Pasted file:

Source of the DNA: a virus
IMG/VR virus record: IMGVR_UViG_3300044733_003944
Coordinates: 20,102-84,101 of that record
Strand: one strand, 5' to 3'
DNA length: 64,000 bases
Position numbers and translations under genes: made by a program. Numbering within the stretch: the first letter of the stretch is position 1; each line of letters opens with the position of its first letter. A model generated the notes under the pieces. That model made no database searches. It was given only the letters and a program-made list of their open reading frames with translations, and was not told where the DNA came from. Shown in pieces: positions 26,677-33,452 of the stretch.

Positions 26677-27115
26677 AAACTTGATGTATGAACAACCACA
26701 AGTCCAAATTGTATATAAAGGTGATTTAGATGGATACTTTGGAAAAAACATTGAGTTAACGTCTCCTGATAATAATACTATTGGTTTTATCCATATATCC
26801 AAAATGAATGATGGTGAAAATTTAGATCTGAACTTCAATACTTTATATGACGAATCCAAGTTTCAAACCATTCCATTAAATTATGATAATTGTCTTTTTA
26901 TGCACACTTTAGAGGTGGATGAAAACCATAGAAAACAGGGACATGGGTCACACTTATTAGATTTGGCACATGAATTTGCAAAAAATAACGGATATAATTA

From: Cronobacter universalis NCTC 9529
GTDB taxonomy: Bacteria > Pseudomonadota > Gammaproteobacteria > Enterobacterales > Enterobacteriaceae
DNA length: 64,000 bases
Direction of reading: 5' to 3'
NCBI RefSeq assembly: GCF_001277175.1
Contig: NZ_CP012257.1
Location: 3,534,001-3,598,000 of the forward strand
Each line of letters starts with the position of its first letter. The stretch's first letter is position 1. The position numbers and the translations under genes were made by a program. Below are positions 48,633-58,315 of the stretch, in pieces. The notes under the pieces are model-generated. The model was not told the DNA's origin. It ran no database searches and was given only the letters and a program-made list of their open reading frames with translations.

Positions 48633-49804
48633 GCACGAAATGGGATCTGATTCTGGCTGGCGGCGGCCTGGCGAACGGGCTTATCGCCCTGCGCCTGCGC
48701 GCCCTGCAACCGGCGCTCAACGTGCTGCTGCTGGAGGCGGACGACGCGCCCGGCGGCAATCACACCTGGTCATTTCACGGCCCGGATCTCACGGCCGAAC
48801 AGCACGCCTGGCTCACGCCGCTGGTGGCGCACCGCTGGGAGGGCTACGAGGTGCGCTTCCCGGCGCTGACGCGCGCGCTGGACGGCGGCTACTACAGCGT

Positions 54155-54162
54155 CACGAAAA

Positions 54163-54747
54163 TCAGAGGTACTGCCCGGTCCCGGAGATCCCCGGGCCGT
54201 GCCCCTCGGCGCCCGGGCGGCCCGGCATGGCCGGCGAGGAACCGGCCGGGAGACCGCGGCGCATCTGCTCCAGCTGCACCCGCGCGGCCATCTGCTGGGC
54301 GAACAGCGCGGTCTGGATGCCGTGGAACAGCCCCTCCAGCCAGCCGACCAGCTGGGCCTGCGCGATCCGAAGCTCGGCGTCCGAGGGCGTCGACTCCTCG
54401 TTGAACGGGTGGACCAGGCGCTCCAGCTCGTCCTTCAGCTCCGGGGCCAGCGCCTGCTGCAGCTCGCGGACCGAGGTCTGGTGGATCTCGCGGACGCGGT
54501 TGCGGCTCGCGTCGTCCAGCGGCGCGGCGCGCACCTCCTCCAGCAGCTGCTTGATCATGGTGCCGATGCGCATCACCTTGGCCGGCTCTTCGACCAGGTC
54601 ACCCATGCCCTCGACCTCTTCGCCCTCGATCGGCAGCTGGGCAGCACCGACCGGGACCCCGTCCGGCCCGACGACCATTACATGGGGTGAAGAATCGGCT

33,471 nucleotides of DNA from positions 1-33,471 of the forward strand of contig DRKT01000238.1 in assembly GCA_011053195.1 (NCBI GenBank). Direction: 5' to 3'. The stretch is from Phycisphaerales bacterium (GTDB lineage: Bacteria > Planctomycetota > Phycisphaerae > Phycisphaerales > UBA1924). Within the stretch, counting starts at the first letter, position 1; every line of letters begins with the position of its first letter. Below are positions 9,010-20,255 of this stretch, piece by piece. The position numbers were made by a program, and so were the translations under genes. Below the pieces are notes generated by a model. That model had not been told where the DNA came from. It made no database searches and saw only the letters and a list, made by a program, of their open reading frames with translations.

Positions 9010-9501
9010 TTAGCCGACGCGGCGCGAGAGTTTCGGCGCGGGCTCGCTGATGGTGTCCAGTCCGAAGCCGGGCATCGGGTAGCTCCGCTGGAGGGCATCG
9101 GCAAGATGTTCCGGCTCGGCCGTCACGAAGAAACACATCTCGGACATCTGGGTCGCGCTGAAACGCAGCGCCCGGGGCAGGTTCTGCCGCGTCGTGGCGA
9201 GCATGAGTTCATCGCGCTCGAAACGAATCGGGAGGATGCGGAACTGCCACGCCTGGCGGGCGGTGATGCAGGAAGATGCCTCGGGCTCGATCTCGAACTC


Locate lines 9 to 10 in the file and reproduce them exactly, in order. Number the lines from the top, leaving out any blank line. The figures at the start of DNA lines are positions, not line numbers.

26701 AGTCCAAATTGTATATAAAGGTGATTTAGATGGATACTTTGGAAAAAACATTGAGTTAACGTCTCCTGATAATAATACTATTGGTTTTATCCATATATCC
26801 AAAATGAATGATGGTGAAAATTTAGATCTGAACTTCAATACTTTATATGACGAATCCAAGTTTCAAACCATTCCATTAAATTATGATAATTGTCTTTTTA